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Auction provides opportunity to connect with past generations

KINDRED -- The booming voice of an auctioneer spilled out of the open windows at the Veterans Memorial Building Saturday on an unseasonably warm day.Auctioneer Bob Helbling sold off a collection of thousands of Native American artifacts, a collec...

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A collection of Native American artifacts dating back to the 1920s was auctioned off Saturday at the Veterans Memorial building in Kindred. (FNS Photo by Adam Watts)

KINDRED - The booming voice of an auctioneer spilled out of the open windows at the Veterans Memorial Building Saturday on an unseasonably warm day.
Auctioneer Bob Helbling sold off a collection of thousands of Native American artifacts, a collection that dates back to the 1920s and was found on private land along the North Dakota and South Dakota border.
“They found this stuff years ago on private land usually after a rain or a windstorm,” Helbling said. “They would go out in the fields and they would find it. There was a lot of it at that time. They’d be picking rocks in the fields and come across the hammerstones.”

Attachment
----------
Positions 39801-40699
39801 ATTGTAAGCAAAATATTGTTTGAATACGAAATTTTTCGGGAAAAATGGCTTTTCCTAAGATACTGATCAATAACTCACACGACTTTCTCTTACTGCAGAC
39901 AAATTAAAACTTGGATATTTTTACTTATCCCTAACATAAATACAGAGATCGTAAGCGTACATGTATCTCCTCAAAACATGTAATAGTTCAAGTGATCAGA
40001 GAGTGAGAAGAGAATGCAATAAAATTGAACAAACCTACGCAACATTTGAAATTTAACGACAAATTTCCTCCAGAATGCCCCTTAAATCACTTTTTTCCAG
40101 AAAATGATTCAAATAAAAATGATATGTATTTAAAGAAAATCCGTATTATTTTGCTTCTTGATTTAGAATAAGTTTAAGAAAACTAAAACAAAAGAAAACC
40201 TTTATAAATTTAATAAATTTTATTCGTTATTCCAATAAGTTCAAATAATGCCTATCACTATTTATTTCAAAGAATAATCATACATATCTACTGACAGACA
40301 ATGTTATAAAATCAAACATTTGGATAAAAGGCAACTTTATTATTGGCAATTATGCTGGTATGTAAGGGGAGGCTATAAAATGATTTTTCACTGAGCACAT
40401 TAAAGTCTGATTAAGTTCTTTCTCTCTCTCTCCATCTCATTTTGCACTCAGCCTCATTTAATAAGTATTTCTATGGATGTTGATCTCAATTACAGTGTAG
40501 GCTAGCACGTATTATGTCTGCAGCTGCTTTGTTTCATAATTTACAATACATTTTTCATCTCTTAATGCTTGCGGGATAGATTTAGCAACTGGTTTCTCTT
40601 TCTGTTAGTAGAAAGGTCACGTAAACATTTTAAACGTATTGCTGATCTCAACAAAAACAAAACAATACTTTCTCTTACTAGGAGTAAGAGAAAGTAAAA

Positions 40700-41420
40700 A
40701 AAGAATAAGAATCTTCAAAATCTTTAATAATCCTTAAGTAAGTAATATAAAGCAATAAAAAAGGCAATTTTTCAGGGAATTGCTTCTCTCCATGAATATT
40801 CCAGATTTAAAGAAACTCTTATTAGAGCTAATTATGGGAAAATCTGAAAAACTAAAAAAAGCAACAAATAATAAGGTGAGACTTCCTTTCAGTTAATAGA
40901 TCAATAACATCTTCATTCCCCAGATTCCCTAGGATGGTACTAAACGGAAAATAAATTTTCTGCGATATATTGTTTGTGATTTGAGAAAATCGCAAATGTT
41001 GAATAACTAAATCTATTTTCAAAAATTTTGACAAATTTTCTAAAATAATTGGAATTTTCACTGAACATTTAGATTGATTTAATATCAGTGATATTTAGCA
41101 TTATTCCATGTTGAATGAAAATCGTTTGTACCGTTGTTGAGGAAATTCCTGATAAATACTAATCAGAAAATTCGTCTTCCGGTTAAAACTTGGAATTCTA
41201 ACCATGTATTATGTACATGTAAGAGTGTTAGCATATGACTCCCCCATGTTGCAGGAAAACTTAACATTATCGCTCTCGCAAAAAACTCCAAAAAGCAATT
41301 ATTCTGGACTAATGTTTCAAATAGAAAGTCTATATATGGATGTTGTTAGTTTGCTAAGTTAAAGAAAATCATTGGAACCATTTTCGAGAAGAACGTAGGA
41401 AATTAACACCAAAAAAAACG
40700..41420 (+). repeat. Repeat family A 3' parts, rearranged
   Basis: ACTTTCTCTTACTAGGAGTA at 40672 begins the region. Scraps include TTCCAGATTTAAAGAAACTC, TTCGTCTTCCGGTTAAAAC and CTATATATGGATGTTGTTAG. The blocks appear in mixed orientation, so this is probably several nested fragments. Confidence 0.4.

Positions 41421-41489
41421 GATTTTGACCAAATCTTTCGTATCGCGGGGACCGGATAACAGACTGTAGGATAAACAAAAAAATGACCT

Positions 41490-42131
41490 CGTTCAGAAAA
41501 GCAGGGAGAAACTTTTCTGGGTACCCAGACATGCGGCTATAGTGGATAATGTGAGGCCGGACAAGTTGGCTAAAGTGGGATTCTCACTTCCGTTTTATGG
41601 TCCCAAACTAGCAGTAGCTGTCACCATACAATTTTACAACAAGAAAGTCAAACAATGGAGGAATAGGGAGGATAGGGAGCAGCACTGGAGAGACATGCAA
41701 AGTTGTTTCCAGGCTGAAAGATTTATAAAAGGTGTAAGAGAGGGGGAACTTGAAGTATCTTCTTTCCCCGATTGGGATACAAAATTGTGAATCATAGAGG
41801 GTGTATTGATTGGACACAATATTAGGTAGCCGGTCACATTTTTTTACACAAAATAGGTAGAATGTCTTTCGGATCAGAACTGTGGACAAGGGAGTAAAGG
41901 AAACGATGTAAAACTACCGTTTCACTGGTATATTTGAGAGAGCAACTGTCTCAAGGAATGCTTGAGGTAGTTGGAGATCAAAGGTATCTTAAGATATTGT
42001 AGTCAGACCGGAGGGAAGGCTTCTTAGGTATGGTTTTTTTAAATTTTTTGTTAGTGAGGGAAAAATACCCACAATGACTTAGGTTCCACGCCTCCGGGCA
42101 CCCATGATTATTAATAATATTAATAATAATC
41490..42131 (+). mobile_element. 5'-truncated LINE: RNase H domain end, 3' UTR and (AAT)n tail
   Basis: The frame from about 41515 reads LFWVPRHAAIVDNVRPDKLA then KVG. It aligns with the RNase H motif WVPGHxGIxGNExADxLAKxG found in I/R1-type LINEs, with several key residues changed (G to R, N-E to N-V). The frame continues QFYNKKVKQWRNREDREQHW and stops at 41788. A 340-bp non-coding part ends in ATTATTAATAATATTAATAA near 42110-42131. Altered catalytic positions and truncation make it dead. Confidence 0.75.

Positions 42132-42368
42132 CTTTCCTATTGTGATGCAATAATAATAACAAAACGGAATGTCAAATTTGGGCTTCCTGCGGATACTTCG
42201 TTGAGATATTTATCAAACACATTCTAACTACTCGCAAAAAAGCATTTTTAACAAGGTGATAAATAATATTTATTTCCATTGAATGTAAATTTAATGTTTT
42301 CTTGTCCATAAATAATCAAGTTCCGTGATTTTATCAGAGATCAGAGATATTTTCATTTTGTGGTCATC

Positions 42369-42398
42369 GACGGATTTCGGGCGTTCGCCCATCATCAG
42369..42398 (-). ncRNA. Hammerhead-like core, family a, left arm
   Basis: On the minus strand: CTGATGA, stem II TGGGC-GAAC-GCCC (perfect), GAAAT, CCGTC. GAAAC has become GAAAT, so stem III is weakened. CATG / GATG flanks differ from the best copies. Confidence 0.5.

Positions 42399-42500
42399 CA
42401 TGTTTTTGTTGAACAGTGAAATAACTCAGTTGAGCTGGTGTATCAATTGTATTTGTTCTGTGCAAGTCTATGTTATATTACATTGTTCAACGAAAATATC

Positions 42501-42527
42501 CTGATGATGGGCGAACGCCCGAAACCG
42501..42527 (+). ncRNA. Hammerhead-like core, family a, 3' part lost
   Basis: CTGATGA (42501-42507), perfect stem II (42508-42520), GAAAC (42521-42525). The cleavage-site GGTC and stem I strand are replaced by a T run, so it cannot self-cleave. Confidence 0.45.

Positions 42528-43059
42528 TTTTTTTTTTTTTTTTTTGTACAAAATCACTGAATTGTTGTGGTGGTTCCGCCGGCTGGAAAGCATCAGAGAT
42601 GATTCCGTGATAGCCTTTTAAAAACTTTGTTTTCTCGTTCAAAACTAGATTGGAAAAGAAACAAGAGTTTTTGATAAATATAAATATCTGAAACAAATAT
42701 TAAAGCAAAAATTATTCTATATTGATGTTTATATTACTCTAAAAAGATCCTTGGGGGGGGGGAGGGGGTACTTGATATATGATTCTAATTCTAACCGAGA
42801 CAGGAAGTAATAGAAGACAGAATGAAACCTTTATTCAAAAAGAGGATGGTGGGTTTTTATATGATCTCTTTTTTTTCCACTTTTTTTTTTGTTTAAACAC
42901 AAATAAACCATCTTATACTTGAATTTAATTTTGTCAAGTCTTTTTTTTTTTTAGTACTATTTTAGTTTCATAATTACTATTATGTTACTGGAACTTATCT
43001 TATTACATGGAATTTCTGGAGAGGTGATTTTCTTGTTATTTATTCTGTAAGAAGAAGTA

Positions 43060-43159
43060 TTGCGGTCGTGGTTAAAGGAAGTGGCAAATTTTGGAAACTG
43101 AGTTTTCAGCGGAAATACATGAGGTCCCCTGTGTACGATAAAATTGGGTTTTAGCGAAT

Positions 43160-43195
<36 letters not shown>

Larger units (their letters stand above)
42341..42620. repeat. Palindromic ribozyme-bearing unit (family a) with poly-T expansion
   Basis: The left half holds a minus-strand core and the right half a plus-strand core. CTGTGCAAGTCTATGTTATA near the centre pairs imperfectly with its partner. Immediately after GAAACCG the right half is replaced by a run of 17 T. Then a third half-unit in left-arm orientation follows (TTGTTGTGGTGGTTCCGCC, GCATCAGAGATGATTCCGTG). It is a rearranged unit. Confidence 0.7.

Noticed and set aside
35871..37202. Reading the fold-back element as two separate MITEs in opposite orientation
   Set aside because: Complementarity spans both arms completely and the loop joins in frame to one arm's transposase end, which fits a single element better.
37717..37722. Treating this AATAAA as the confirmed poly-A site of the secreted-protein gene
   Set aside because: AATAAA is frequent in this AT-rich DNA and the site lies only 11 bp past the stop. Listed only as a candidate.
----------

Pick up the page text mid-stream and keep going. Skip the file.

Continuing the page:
The sellers are two generations removed from the collector of the lot, who died about 60 years ago.
“The next generation wanted to keep it around because it was grandpa’s or great-grandpa’s (collection),” Helbling said. “As most of those kids have left the farm or left North Dakota, they don’t really identify with this stuff anymore.”
While the sellers may not have a connection to the artifacts any longer, there are still those who have a passion for them.
Andy Westby of Kindred brought his two sons, Cade, 7, and Beckett, 5, to the auction.
“I grew up in South Dakota where we had a lot of natural history and there’s also an Indian reservation area,” Westby said. “My grandpa found a lot of things like this on our farm and those are still in the family. It’s fun just to add a couple more.”
He also was happy to continue a family tradition of auction-going.
“It’s fun to bring the boys to an auction,” Westby said. “The boys are interested in historical stuff and I am as well. So it was an opportunity to get some good stuff.”
One of the hottest items was a box of shells that sold for $2,000, while a hammer sold for $900. Most of the items up for bid were arrowheads and scrapers in frames. Bidders had the opportunity to choose single items from each frame before the frame and all remaining items were sold as a lot. Some single items reached prices of $300.

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